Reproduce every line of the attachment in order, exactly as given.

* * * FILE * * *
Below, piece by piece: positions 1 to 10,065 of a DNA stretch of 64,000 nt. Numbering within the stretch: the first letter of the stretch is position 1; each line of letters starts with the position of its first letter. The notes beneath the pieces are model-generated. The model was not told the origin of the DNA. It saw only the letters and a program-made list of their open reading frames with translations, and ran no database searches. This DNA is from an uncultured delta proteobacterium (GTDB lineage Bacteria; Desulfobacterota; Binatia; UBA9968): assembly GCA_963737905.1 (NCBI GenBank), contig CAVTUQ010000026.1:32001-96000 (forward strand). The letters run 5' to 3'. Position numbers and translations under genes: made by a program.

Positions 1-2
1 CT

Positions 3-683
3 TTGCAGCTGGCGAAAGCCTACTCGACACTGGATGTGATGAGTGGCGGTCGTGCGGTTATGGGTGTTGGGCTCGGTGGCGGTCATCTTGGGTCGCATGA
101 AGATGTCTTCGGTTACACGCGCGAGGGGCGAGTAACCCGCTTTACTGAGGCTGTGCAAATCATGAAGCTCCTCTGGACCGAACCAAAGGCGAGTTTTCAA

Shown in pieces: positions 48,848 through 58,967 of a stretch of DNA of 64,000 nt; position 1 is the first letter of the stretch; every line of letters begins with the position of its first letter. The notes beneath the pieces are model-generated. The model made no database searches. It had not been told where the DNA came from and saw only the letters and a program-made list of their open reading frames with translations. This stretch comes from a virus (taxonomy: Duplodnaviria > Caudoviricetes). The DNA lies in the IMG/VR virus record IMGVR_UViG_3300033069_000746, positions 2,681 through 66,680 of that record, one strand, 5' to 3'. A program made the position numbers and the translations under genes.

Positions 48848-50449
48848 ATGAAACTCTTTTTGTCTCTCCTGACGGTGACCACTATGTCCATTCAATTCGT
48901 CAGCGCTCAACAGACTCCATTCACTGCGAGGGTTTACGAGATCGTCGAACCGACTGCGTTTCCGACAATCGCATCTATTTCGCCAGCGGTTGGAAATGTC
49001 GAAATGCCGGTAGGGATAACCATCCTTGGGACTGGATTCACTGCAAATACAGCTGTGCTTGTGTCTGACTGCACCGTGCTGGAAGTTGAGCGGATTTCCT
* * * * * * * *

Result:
Below, piece by piece: positions 1 to 10,065 of a DNA stretch of 64,000 nt. Numbering within the stretch: the first letter of the stretch is position 1; each line of letters starts with the position of its first letter. The notes beneath the pieces are model-generated. The model was not told the origin of the DNA. It saw only the letters and a program-made list of their open reading frames with translations, and ran no database searches. This DNA is from an uncultured delta proteobacterium (GTDB lineage Bacteria; Desulfobacterota; Binatia; UBA9968): assembly GCA_963737905.1 (NCBI GenBank), contig CAVTUQ010000026.1:32001-96000 (forward strand). The letters run 5' to 3'. Position numbers and translations under genes: made by a program.

Positions 1-2
1 CT

Positions 3-683
3 TTGCAGCTGGCGAAAGCCTACTCGACACTGGATGTGATGAGTGGCGGTCGTGCGGTTATGGGTGTTGGGCTCGGTGGCGGTCATCTTGGGTCGCATGA
101 AGATGTCTTCGGTTACACGCGCGAGGGGCGAGTAACCCGCTTTACTGAGGCTGTGCAAATCATGAAGCTCCTCTGGACCGAACCAAAGGCGAGTTTTCAA

Shown in pieces: positions 48,848 through 58,967 of a stretch of DNA of 64,000 nt; position 1 is the first letter of the stretch; every line of letters begins with the position of its first letter. The notes beneath the pieces are model-generated. The model made no database searches. It had not been told where the DNA came from and saw only the letters and a program-made list of their open reading frames with translations. This stretch comes from a virus (taxonomy: Duplodnaviria > Caudoviricetes). The DNA lies in the IMG/VR virus record IMGVR_UViG_3300033069_000746, positions 2,681 through 66,680 of that record, one strand, 5' to 3'. A program made the position numbers and the translations under genes.

Positions 48848-50449
48848 ATGAAACTCTTTTTGTCTCTCCTGACGGTGACCACTATGTCCATTCAATTCGT
48901 CAGCGCTCAACAGACTCCATTCACTGCGAGGGTTTACGAGATCGTCGAACCGACTGCGTTTCCGACAATCGCATCTATTTCGCCAGCGGTTGGAAATGTC
49001 GAAATGCCGGTAGGGATAACCATCCTTGGGACTGGATTCACTGCAAATACAGCTGTGCTTGTGTCTGACTGCACCGTGCTGGAAGTTGAGCGGATTTCCT